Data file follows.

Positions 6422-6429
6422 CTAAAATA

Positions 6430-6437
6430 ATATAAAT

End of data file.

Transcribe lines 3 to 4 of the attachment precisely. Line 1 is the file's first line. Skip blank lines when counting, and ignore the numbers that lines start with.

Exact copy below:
Positions 6430-6437
6430 ATATAAAT